New Home Sales Sink 1.7% to 627,000 Units: Builder Spec Homes Most Since 2009

New home sales in July were 627,000 units SAAR. Economists expected a rebound in new home sales to 649,000 from 631,000.

The Econoday economists missed the mark badly once again in their housing estimates.

Sales in July slipped to 627,000 units seasonally adjusted annualized (SAAR), well under consensus and even lower than the bottom estimate of 630,000.

A revision took June from 631,000 to 638,000 but May was revised lower by 12,000 to 654,000.

By Region

  • Northeast: -52.3%
  • Midwest: +9.9%
  • South: -3.3%
  • West: +10.9%

Good News Parrot

Despite the obvious weakness in the report, the Econoday parrot found plenty of good news items to cheer about.

> Now the good news. Supply moved into the market, up 2.0 percent to 309,000 new homes for sale which is the best showing since 2009. More homes for sale gives buyers more choices in what will be a likely positive for sales in the coming months. Relative to sales, supply is at 5.9 months vs 5.7 and 5.5 in the two prior months.

> Another positive is a rise in prices, up a sharp 6.0 percent on the month to a median $328,700 for what is still, however, a modest 1.8 percent year-on-year increase.

> Regional data show both the West and Midwest posting strong monthly gains with yearly rates at 18.5 percent and 18.2 percent respectively. The yearly rate for the South is at 17.2 percent with, however, the Northeast, which is by far the smallest region for new housing, down nearly 50 percent.

> The overall year-on-year rate of growth is at 12.8 percent which if sustained would point to a badly needed uplift for the housing sector in general going into the second-half of what has been a very subdued 2018.

Supply and Price

The parrot is crowing about supply. It rose from 303,000 to 309,000. These are homes built on speck, that no one bought. Why? Most likely no one can afford them.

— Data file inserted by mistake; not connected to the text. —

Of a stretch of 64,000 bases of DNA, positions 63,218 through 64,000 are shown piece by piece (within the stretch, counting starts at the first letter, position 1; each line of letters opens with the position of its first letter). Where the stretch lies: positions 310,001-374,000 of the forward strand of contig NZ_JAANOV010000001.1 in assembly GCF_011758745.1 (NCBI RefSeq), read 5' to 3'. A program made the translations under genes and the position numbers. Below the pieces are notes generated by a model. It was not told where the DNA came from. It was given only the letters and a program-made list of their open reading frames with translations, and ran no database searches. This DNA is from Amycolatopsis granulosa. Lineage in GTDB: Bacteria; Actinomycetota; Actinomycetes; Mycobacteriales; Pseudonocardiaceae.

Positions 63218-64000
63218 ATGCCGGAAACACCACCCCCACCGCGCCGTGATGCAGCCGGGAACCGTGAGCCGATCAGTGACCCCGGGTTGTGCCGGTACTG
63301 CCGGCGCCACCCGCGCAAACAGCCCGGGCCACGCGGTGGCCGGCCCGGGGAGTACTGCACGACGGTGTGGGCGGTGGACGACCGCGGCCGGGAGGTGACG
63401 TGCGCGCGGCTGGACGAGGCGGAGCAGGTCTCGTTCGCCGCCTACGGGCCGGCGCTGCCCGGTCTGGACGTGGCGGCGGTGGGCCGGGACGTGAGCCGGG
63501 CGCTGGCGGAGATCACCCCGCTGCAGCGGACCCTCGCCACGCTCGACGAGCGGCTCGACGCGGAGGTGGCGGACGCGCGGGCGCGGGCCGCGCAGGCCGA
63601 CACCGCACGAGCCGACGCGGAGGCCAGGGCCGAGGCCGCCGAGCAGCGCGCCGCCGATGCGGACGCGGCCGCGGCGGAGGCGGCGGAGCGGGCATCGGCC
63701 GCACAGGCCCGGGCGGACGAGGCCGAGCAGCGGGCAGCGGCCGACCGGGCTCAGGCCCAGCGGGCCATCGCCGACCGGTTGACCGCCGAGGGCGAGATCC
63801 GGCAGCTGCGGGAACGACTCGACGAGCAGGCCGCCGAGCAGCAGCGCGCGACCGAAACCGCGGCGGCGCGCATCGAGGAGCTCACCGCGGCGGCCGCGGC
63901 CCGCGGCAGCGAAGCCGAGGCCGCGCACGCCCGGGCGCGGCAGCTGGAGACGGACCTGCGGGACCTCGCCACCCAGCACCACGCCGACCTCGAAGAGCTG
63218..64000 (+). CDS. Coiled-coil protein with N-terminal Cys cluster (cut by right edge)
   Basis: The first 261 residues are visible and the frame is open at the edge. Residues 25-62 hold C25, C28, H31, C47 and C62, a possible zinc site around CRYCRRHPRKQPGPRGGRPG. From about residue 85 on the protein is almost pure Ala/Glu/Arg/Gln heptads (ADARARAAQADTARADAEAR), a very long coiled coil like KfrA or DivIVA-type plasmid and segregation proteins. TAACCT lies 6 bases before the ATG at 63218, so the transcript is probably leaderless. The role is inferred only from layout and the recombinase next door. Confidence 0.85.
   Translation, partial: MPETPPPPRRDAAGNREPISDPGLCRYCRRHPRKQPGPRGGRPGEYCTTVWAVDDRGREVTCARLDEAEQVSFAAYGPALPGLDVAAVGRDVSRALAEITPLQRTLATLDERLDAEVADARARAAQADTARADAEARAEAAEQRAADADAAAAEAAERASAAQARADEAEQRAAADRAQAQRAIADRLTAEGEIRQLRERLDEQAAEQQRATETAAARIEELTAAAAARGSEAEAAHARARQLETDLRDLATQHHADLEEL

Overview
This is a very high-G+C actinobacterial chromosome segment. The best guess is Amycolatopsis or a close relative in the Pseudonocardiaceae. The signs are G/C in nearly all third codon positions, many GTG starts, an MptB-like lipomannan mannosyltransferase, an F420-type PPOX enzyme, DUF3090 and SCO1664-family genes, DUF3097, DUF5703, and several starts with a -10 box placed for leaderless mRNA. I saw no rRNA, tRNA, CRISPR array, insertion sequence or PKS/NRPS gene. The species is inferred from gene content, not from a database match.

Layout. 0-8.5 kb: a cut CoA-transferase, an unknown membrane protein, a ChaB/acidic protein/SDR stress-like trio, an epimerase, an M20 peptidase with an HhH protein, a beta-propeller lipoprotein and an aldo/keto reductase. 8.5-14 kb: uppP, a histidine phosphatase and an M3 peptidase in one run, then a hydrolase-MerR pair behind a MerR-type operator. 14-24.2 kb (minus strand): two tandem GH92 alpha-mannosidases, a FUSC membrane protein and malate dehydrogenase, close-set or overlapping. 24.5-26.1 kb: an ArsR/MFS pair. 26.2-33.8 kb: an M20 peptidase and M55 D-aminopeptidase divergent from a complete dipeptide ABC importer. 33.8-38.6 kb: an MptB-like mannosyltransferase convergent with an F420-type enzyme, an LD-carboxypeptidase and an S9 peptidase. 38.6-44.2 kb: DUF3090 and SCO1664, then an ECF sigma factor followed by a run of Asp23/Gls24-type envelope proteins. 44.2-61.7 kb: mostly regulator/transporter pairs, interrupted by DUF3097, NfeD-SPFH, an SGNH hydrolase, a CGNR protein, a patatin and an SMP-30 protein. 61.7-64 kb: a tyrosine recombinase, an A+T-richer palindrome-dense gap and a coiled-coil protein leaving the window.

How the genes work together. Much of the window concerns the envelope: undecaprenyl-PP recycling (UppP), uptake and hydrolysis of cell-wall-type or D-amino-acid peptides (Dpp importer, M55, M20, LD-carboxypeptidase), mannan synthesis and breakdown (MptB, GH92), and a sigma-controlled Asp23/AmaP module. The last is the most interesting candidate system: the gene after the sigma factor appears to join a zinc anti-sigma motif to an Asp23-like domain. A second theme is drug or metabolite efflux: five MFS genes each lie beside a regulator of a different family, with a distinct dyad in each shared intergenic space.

The parrot is crowing about the rise in price despite the fact that people are stretched to the limit already. Recall that NAR chief economist Lawrence Yun moaned yesterday that builders were not building enough homes.

Here's my simple question: Who does not have a house that wants one and can afford one?

Year-Over-Year Fantasies

The parrot takes the cake on this one.

IF we had a sustained move of 18.5% year-over-year, not only would there be a boost to housing, the economy would be overheating.

The parrot never bothered to analyze WHY sales are up so much year-over-year.

Even if sales rebound in November to 650,000 units from 627,000 units today, the year-over-year percentage will be -8.7%.

Hurricane Distortions

Please recall that 2017's three monster hurricanes Harvey, Irma and Maria Among Five Costliest Ever.

From January to July of 2017 sales were declining. Then there was an enormous artificial boost of new home sales and construction activities (repairs), in general.

Now what?

Yesterday I noted Existing Home Sales Decline Fourth Month.

Now builders are sitting on the most spec homes since 2009. Good luck with that.

Mike "Mish" Shedlock

Comments (2)
No. 1-2
SoCalTony
SoCalTony

These economists seem to have a worse short term memory than my dog, who can't remember where he left his tennis ball thirty seconds ago, let alone what garbage he was barking about last month.

They went on and on talking about how the ONLY problem is lack of "inventory." Now all of the sudden inventory is piling up in terms of both new and pre-existing (used) homes, and that's a "good thing?" What happened to all that "pent up demand" that was just waiting for all that sweet inventory to hit the market?

The explanation seems to be "great now the inventory is here, it's gonna sell off over the next few months." Um...that's not how it works, if the demand was high inventory would not have a snowballs chance to "pile up" in the slightest, it'd be flying out the door faster than a Chinese foreign investor could unsnap his suitcase full of cash during a 2016 open house.

everything1
everything1

If you build .. they will come. That works until the demographic that can afford what you build runs out. But, if credit is loosening like it is now they'll find someone to put in the homes, and the banks are cool with that, since they more or less own the property, RE moguls, even Warren Buffet have purchased many local RE companies and are waiting in the wind to scoop them up when/if the time comes. No sweat, whale investors will come to the rescue of the next RE crisis if/when.

Even though RE is really booming, it's still a buildup in borrowing/debt.